Urbandale, Iowa -- Texas Senator Ted Cruz spent much of the past several months focused on building his presidential campaign in Southern states and accumulating his financial war chest, but he’s about bring his full attention to the first-in-the-nation caucus state.
“When it comes to Iowa, we are all in,” Cruz told an eager crowd of about 100 volunteers and supporters last month at the opening of his new headquarters in the state.
Cruz is preparing for a three-day swing through 12 cities here next week – just his second trip to the state in nearly two months.
“Others have spent more time here, but we have a strategy in place,” Matt Schultz, Cruz’s Iowa chair, said. “You’re going to see Ted here a lot more--that’s always been the intent. The way things are playing out--we couldn’t have asked for it to be better.”
As Donald Trump spent the summer flying his helicopter over the state fair and holding boisterous campaign rallies in several cities, the firebrand senator from Texas has been largely quiet in Iowa, although the campaign insists his team has been plenty busy.
“We’ve got a great grassroots team that’s excited about the work they’ve been doing and will continue to do,” Bryan English, Cruz’s Iowa state director, told NBC News last week. “Now they’re going to see more and more of the senator in the state of Iowa from here to the caucus.”
The campaign has four paid staffers based out of Urbandale, a town just 15 minutes west of Des Moines. And Schultz, the current Madison County Attorney and a former secretary of state, arrived to the team after helping Rick Santorum’s surprise run in 2012.
In a nomination cycle in which campaigns fear peaking too early, Cruz sits humbly at 6 percent in the NBC News/Wall Street Journal/Marist poll released on Sunday of Iowa Republicans. The poll also shows the Texas senator currently tied with Florida Senator Marco Rubio and Louisiana Governor Bobby Jindal.
The campaign proudly touts its ground game in the state. It has campaign chairs in each of the state’s 99 counties plus a “99 Iowa Pastors” initiative it continues to build. Cruz is also slowly mounting endorsements from elected officials across the state--last week he picked up the endorsement of State Senator Randy Feenstra, a former backer of Scott Walker. It also is plucking former Ron Paul supporters in the state from backing the presidential bid of Rand Paul, the former congressman’s son.
Before he exited the campaign, Wisconsin Governor Scott Walker also had established a well-built campaign infrastructure in the state, which consisted largely of the team that helped U.S. Senator Joni Ernst win her campaign last November. The Walker team trumpeted its coalition of 99 county chairs and vast grassroots network.
The Cruz campaign, however, says there’s a difference between the two.
“We aren’t running out of money!” Schultz exclaimed last week. “Let’s be honest--our campaign has the resources to back that infrastructure up. We’re continuing to move forward. We essentially have gas to put in the tank and others don’t.”
Cruz compared his campaign to the early exits of Scott Walker and Governor Rick Perry, both of whom struggled to keep up financially.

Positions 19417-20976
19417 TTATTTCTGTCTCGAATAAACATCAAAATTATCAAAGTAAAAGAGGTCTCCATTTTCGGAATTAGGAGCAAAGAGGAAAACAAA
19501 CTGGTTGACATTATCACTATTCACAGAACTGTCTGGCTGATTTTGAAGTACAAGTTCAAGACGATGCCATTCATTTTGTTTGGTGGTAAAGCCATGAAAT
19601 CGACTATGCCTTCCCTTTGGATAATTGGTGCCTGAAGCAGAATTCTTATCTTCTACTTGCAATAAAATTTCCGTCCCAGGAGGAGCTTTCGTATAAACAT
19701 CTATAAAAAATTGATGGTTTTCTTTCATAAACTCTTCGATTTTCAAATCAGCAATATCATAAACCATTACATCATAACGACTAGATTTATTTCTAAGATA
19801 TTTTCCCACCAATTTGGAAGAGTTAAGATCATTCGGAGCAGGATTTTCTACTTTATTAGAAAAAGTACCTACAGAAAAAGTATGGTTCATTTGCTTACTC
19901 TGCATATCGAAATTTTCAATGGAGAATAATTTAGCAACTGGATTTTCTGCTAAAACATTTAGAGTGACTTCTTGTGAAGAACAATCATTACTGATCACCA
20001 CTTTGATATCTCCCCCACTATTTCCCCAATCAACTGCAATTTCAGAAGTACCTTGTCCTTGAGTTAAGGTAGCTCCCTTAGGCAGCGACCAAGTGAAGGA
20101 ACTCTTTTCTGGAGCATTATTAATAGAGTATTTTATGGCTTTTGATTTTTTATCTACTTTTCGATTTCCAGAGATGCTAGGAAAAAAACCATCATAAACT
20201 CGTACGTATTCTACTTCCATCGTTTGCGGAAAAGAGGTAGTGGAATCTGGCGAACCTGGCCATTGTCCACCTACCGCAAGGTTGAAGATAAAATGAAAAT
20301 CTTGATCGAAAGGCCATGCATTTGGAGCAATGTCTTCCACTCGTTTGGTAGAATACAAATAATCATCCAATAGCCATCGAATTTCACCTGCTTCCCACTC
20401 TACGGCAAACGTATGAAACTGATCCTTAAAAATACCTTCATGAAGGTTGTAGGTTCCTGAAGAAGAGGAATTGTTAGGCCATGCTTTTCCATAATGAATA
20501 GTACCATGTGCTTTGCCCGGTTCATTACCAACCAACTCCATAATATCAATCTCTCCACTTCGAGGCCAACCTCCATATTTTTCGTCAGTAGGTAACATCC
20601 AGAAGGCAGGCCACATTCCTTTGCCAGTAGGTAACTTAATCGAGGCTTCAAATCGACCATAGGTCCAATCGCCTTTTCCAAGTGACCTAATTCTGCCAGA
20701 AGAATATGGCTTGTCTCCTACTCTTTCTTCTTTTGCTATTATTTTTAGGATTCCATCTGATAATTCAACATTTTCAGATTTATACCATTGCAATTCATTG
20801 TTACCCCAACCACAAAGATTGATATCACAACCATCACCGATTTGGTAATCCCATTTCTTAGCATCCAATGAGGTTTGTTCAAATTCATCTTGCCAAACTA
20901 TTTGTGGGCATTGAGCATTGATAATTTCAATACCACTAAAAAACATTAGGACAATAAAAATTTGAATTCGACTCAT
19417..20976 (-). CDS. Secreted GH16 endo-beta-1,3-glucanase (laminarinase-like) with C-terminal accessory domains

“We didn’t want to expend the funds until we got closer to caucus dates, so we would have money in the bank. Both Governor Walker and Perry are good men,” Cruz said. “But they ran out of money--because when you spend money early, you run out of money to communicate with voters.”
Republican operatives unaffiliated with the campaign acknowledge the evangelical senator could finish quite well on caucus day because of his network and available cash.
The Cruz campaign has yet to release its third quarter fundraising totals, but the campaign and pro-Cruz super PACs had already raised over $50 million combined through the middle of the summer.
The state’s significant evangelical electorate is expected to boost Cruz on caucus day. In 2012, evangelical voters made up 57 percent of Iowa Republican caucusgoers, according to Pew Research Center.
The state chose social conservatives in 2008 and 2012: Gov. Mike Huckabee and Sen. Rick Santorum, respectively.
But unlike those elections, there is not necessarily a clear favorite to win the evangelical vote in 2016. Ben Carson, Jindal, Santorum, Huckabee, and potentially Marco Rubio, are all making ploys for the Christian-right vote.
Cruz already has the endorsement of the high-profile Christian conservative Iowa radio host Steve Deace, whose radio program reaches large swaths of rural, conservative Iowa.
“You keep doing what you're doing. You've already beaten [the other candidates] and boxed them in with regards to fundraising and organization,” Deace said. “So now you just let the process play itself out, and you'll be the last conservative candidate standing.”
Two other influential endorsements are possible to capture later this fall: Rep. Steve King and Bob Vander Plaats, the president The Family Leader, which advocates for social-conservative causes.
“I think he is the only candidate in the race who could potentially get both of those endorsements,” Deace argued.
And Cruz’s most profound surrogate, his father, Rafael Cruz, continues to make solo stops at churches across the state to conjure up support among congregations.
Nancie Anderson, 56, an evangelical Christian from Urbandale, attended a Donald Trump watch party and a Ben Carson rally in August. But Anderson said she is squarely with Cruz. She volunteered at his “Rally for Religious Liberty” in August and greeted people outside the socially-conservative Iowa Faith and Freedom Forum in September, donning her black Cruz shirt at both.
“Senator Cruz speaks the truth. He doesn’t just talk the talk. He walks the walk,” Anderson said. “His values and morals align with mine.”